Researchers at Brigham and Women’s Hospital in Boston are testing an Alzheimer’s vaccine on people.
The nasally administered vaccine, called Protollin, is being tested on a group of 16 people with early Alzheimer’s disease, between the ages of 60 to 85 years.
“This (vaccine) is using some proteins to stimulate the body’s own immune cells to clear away the beta-amyloid, which is really the problematic protein in Alzheimer’s disease,” Dr. Tanuja Chitnis, a neurologist with Brigham and Women’s Hospital, told CTV’s Your Morning on Friday.
Amyloid is a protein that builds up in organs and can affect the heart, kidneys, liver, and nervous system.
The vaccine is showing positive results, but more testing is needed to understand dosages and any implications.
“We found that this drug is safe and well-tolerated,” Chitnis said. “We’re currently working on immunological studies to prove that the vaccine works in the way that we think it does.”
If successful, this vaccine could drastically change the lives of people living with Alzheimer’s, Chitnis said, allowing anyone to easily administer the drug. The Alzheimer Society of Canada says about 1 in 5 people have experienced caring for someone living with dementia.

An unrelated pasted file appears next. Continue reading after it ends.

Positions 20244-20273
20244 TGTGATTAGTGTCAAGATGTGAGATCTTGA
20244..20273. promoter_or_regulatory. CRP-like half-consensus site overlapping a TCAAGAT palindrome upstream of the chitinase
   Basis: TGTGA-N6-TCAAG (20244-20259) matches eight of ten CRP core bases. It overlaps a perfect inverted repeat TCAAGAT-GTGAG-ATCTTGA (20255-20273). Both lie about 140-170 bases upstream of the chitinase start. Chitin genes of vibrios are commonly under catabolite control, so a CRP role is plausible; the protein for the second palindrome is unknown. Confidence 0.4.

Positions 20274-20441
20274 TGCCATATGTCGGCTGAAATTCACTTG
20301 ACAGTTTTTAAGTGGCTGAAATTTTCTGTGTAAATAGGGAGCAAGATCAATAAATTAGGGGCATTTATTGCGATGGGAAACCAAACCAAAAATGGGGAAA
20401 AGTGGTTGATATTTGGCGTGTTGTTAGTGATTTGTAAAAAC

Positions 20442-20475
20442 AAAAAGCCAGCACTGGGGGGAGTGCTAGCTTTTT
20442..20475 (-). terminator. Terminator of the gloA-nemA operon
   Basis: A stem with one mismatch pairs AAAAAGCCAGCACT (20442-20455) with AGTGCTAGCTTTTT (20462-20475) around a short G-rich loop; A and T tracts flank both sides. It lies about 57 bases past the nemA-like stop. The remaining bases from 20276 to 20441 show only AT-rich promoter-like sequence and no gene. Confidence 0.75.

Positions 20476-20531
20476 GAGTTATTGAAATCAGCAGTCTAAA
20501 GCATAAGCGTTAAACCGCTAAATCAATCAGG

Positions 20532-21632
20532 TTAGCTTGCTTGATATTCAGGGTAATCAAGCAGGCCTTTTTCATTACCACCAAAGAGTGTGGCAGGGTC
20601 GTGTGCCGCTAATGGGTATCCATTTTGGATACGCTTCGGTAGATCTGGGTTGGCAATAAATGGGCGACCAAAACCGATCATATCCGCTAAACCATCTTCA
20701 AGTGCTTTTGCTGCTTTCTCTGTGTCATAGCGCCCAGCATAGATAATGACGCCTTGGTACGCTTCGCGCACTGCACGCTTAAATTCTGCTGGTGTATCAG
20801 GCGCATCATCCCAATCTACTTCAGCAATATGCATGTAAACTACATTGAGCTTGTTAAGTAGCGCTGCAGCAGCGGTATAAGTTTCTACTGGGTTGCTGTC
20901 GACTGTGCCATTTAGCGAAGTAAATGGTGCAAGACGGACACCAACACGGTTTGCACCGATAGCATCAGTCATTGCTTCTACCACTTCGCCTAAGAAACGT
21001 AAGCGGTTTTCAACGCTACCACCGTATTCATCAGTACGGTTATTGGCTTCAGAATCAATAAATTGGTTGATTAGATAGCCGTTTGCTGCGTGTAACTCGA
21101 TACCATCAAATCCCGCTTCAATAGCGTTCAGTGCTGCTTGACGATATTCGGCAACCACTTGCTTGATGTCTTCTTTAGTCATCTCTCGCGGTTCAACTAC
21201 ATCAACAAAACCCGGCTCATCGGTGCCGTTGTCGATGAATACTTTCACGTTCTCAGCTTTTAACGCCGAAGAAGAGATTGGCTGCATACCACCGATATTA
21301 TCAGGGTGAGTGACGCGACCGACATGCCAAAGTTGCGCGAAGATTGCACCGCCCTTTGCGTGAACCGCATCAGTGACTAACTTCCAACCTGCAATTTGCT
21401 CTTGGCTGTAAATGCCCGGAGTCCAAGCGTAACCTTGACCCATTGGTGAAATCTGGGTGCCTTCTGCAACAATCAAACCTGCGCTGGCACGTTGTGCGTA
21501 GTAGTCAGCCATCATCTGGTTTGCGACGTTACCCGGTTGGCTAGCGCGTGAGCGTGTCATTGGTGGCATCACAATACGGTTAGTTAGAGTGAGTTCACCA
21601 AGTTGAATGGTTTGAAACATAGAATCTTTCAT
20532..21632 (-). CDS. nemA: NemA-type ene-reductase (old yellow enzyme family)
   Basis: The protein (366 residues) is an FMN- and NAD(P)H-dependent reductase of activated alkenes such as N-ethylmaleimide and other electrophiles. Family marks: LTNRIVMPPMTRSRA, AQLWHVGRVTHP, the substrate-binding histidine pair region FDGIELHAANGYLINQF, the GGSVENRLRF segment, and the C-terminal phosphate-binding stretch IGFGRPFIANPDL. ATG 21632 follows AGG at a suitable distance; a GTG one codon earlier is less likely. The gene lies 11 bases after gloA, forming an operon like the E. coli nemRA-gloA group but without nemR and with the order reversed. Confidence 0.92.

“Our results suggested quite safe and patients with early Alzheimer’s disease, and we’re hoping that it will prevent patients from progressing into those later and more problematic stages of disease in which they can’t take care of themselves,” Chitnis said.
Another Alzheimer’s vaccine has concluded trial results from the U.K., where a randomized placebo-controlled study showed there was a 27 per cent less decline in memory after 18 months.
Chitnis believes more research on Alzheimer’s vaccines is “very exciting.”
“We’re seeing a lot of new treatments for Alzheimer’s disease,” she said. “Our approach is somewhat different, again, using the body’s own immune cells to actually activate and clear away amyloid.”
When asked about the trial, Joshua Armstrong, a research scientist with the Alzheimer Society of Canada, said the group would be watching for results.
“This vaccine-like approach of using a nasal spray to activate the body’s immune system is a novel and innovative way of potentially addressing the beta amyloid plaques that build up in the brains of people living with Alzheimer’s disease,” Armstrong said in an email to CTVNews.ca Friday.
“If this treatment passes this Phase 1 trial, which examines the safety and tolerability in just 16 individuals with early-stage Alzheimer’s disease, we will be following the future trials of Protollin to see if they result in the reduction of amyloid plaques and the slowing or reversal of cognitive decline in a larger group of patients.”